it was connected. Usually you are asked once and it remembers the
username/password from then on and does not ask


DJT
 
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P

Paul in Houston TX

Juan said:
Evan Platt has written on 4/14/2013 1:13 PM:

OK. Here's the status report. Please do not criticize my choices.

Wireless: ON
SSID: FreeWirelessNOT
WEP: ON
64-bit WEP KEY: xxxxx
Channel: 11
SSID Broadcast: Enabled
MAC Authentication: Disabled
Wireless mode: Mixed 802.11b and g
4X Support: OFF

Please note that when my smartphone and tablet attempt to connect to
this WAP, they are not asked for username/password.
A typical wifi device should only ask for SSID.
IF you want your friend to be able to log on to the router and
change settings, then he/she/it will need the router UID and P/W.
IF you want your friend to be a part of your network, then
he/she/it will need the network ID or domain ID, UID, and a p/w,
and the router SSID.
 
J

Juan Wei

DJT has written on 4/14/2013 5:15 PM:
Are you sure that it did not ask for username/password the first time
it was connected. Usually you are asked once and it remembers the
username/password from then on and does not ask
Yes. What username and password would I have given them, my Windows
login info?
 
J

Juan Wei

Paul in Houston TX has written on 4/14/2013 6:56 PM:
A typical wifi device should only ask for SSID.
IF you want your friend to be able to log on to the router and
change settings, then he/she/it will need the router UID and P/W.
IF you want your friend to be a part of your network, then
he/she/it will need the network ID or domain ID, UID, and a p/w,
and the router SSID.
I turned off my Galaxy S3 WiFi and deleted the entry for my home WAP.

Using WiFi Analyzer, I see a list of all of the SSIDs of the WAPs in the
area.

I click my home WAP. Up pops a box asking for a password. I type the key
and hit Connect.

Boom, I'm online via WiFi.

======

I'm not asking that my friend log on to the router or join my LAN, just
to connect to the WAP.
 
C

Char Jackson

DJT has written on 4/14/2013 5:15 PM:


Yes. What username and password would I have given them, my Windows
login info?
A username is NOT required when joining a typical wireless network. The
guest only needs to know the network's SSID and the security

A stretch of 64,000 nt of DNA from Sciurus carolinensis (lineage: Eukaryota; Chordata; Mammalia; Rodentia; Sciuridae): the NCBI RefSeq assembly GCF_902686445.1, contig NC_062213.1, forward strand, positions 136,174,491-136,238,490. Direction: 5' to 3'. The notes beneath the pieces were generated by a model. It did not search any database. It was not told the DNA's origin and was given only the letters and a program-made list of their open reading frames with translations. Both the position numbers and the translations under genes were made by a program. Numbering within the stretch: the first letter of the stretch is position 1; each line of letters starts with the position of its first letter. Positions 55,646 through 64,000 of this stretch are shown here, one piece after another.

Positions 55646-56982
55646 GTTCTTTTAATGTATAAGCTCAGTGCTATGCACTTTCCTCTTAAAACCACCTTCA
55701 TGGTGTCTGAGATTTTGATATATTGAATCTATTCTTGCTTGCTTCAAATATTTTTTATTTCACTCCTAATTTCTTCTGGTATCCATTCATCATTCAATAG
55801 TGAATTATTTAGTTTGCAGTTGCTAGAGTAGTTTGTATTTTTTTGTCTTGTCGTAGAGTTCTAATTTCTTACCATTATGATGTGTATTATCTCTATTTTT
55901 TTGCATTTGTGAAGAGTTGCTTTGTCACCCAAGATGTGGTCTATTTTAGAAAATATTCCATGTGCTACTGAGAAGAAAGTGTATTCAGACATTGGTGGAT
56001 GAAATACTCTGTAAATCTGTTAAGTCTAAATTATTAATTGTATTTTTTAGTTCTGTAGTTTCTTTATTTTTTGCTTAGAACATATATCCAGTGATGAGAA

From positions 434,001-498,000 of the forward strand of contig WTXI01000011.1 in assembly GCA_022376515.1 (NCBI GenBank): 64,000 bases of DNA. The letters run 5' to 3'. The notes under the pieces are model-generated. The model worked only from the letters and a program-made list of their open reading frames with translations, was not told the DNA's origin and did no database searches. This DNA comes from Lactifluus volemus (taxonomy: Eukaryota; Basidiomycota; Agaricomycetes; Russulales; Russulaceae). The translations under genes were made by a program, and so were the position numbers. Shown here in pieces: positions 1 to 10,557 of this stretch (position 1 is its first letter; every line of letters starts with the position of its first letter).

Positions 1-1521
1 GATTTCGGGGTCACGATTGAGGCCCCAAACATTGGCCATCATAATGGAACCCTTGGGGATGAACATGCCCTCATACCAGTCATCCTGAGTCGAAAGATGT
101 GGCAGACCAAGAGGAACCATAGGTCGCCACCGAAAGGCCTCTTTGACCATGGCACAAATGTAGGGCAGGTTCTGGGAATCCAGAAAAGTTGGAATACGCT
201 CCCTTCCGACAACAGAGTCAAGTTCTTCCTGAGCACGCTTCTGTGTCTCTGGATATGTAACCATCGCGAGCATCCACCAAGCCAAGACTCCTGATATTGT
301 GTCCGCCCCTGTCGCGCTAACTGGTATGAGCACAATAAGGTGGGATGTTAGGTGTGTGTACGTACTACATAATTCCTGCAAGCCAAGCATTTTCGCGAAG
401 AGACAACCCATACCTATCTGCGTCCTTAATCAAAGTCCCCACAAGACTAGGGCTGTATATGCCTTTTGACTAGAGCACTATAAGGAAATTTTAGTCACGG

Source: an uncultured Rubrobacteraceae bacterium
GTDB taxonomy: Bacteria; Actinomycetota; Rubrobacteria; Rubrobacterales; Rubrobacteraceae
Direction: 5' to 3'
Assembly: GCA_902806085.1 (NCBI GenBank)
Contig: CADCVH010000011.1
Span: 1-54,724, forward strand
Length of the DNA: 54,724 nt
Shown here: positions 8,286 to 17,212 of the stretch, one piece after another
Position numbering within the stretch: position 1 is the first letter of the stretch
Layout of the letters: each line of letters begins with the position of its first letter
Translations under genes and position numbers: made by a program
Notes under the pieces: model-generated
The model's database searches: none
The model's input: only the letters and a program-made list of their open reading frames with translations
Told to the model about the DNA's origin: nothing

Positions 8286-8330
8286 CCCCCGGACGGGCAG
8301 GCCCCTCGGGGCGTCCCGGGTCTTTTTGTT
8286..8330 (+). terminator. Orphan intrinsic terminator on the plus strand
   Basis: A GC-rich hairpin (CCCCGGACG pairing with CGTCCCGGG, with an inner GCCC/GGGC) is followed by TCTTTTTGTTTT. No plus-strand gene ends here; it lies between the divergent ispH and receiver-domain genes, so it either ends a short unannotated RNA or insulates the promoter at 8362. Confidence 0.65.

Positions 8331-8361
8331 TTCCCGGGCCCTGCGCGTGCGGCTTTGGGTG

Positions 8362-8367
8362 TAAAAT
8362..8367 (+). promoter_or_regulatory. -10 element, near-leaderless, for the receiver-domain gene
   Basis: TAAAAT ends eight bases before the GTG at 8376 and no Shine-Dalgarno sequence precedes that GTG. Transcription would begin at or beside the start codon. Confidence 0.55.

password/passphrase, nothing more.

There are ways to set up wireless access such that a username and password
are required, but those are not typical home systems. If you have such a
system in place, you need to mention that when asking for help.

(Side note: it looks like you're using WEP as your security layer, so pretty
much anyone who wants to can join your network without your permission.)
 
C

Char Jackson

I'm not asking that my friend log on to the router or join my LAN, just
to connect to the WAP.
In most cases, connecting to your WAP also means connecting to your LAN,
unless you've taken steps to avoid it. In addition, some wireless routers
and AP's offer guest access, but you haven't mentioned using that feature.
Therefore, the assumption is that connecting to your AP means connecting to
your LAN. Be sure that that's what you intended before allowing it.

One way a username/password dialog will pop up is if the guest has connected
to your AP/LAN and attempts to access a non-public network resource on your
LAN.
 
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J

Jason

A typical wifi device should only ask for SSID.
IF you want your friend to be able to log on to the router and
change settings, then he/she/it will need the router UID and P/W.
IF you want your friend to be a part of your network, then
he/she/it will need the network ID or domain ID, UID, and a p/w,
and the router SSID.
I turned off my Galaxy S3 WiFi and deleted the entry for my home WAP.

Using WiFi Analyzer, I see a list of all of the SSIDs of the WAPs in the
area.

I click my home WAP. Up pops a box asking for a password. I type the key
and hit Connect.

Boom, I'm online via WiFi.

======

I'm not asking that my friend log on to the router or join my LAN, just
to connect to the WAP.[/QUOTE]

Is there a disadvantage to disabling the SSID broadcast? I presume that
will hide the WAP from the idle who walk down the hallway rattling all
the doorknobs...
 
P

Paul in Houston TX

Juan said:
Paul in Houston TX has written on 4/14/2013 6:56 PM: